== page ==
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Conference about life after cancer

In this June 24, 2014, photo, Joan Lunden, former Good Morning America co-host, revealed she was battling breast cancer. Lunden, who worked on GMA from 1980 to 1997, revealed her diagnosis to Robin Roberts. (Courtesy of ABC)

In this June 24, 2014, photo, Joan Lunden, former Good Morning America co-host, revealed she was battling breast cancer. Lunden, who worked on GMA from 1980 to 1997, revealed her diagnosis to Robin Roberts. (Courtesy of ABC)

ALBUQUERQUE, N.M. — So much has changed in the treatment of breast cancer in the past 25 years that women must not only imagine their lives if they survive, but they must also plan their futures.

“Just because you have cancer doesn’t mean you throw away your future,” says Dr. Melanie Royce, a medical oncologist and moderator of a Nancy Floyd Haworth Foundation free breast medical seminar March 21.

Royce says women, especially young women with aggressive breast cancer, are often so focused on beating the cancer that they don’t really want to think about other choices they need to make, like whether they want more children or a family at all.

“We didn’t talk about this in the way-way past of breast cancer, because not that many women survived. Now treatment has improved so significantly we have millions of cancer survivors, not only from breast cancer, but other cancers as well,” Royce says. “The reason for all this treatment is so you can have a life after breast cancer.”

Royce, a longtime board member of the Nancy Floyd Haworth Foundation, which celebrates 25 years of helping New Mexico families deal with breast cancer, will head a panel of experts, including fertility specialist Dr. Lee Caperton. Dr. Amit Garg will talk about advances in radiation oncology, while Dr. Stephanie Fine will share new developments in surgical oncology. The medical seminar March 21, beginning at 10 a.m. at the Embassy Suites Hotel and Spa, is eligible for continuing education credits for health professionals.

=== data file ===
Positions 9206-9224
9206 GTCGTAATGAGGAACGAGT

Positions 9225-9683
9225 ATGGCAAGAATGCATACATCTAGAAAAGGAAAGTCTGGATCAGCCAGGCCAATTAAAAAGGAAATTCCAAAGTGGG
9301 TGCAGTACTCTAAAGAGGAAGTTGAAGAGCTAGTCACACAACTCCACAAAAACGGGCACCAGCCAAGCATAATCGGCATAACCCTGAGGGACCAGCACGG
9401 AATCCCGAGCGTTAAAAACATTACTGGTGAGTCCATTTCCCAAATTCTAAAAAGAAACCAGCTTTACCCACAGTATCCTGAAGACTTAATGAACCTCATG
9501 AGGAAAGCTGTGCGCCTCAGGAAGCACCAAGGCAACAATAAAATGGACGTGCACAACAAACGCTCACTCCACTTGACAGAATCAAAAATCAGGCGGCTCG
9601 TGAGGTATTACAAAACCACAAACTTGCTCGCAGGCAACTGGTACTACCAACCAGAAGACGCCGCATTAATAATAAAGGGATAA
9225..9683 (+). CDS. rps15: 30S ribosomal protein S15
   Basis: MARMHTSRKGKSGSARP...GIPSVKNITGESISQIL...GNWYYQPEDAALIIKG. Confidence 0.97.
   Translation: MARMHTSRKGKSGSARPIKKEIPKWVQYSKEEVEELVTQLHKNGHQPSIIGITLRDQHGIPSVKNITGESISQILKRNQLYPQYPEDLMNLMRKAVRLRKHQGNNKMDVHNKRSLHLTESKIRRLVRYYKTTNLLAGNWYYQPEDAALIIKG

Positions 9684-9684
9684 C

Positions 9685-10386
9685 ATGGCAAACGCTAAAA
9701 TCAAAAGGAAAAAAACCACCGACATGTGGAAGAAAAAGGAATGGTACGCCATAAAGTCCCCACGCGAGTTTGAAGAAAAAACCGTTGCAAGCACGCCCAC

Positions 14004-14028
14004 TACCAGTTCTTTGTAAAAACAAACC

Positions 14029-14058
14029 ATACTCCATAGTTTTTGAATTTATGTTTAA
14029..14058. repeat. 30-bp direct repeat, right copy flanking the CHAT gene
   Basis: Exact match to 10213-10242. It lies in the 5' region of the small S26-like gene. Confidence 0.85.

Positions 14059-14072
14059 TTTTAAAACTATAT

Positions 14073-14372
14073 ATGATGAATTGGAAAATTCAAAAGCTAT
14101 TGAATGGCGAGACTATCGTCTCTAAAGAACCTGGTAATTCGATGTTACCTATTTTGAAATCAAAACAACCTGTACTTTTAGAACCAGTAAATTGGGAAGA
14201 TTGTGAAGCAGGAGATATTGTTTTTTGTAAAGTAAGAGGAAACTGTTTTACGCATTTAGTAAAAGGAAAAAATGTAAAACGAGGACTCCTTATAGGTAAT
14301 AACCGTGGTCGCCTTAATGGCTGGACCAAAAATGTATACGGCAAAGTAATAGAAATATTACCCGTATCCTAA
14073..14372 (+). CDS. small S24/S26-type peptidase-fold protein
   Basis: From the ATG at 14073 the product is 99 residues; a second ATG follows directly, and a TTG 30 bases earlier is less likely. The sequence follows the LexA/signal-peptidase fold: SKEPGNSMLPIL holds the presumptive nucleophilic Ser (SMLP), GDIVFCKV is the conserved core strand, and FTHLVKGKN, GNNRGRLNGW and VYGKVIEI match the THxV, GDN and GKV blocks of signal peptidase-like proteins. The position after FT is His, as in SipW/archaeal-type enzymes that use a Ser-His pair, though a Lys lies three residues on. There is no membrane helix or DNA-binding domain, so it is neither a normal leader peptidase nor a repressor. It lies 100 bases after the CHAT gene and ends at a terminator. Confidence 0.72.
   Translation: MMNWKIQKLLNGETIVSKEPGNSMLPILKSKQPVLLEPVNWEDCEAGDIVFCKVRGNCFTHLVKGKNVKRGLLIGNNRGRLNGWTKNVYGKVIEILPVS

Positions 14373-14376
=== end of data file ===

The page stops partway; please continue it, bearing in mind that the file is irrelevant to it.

“The preservation of fertility is about strategies for best timing,” she explains. Because many cancers depend on female hormones, like estrogen, treating those cancers can result in infertility.

Some options women have include egg or embryo harvests for later pregnancies, before they begin breast cancer treatment, Royce says.

Beyond fertility, Royce says imagining and planning for a life after breast cancer is important for all women and their families: “The management of breast cancer has evolved for the better in the past 25 years. We have better weapons, better tolerated chemotherapy.”

Dr. Diana Weber, also on the Nancy Floyd Haworth Foundation board and a breast surgeon at Presbyterian, says not only are women and their health care team finding breast cancers sooner, but they are also surviving more advanced cancers. She says she was amazed to read than even in people with an advanced state of the disease, 95 percent had survived for two years or longer.

“People are living longer today with their disease even in late stages,” she says. “We have so many more treatment options.”

Survival rates today were unimaginable 25 years ago, Weber says. “I know I’ve said this before: this is not your mother’s cancer or your grandmother’s cancer.”

According to the National Cancer Institute, 89.2 percent of those diagnosed with all breast cancers survive for five years or longer.

ROYCE: “Now treatment has improved”

ROYCE: “Now treatment has improved”

WEBER: “People are living longer today”

WEBER: “People are living longer today”

Along with the medical expert panel, the Nancy Floyd Haworth Foundation 25th Annual Celebration of Hope, will host a survivors panel, who will tell their stories of living with breast cancer and how new advances have helped them and their families, Weber says. A benefit fundraising luncheon at noon follows the free seminars, both at 10 a.m.

The Nancy Floyd Haworth Foundation is a breast cancer fund raising and educational outreach organization. Established in 1990 by Dr. Vaun and Mary Floyd, the foundation is a memorial to their daughter Nancy, who died of breast cancer at age 42.

Its projects include free breast cancer seminars, money for mammograms for people who are underinsured or underserved, support services for people in cancer treatment, current breast cancer resource material for libraries across the state and grant awards to groups active in supporting those with breast cancer. All funds raised stay in New Mexico.

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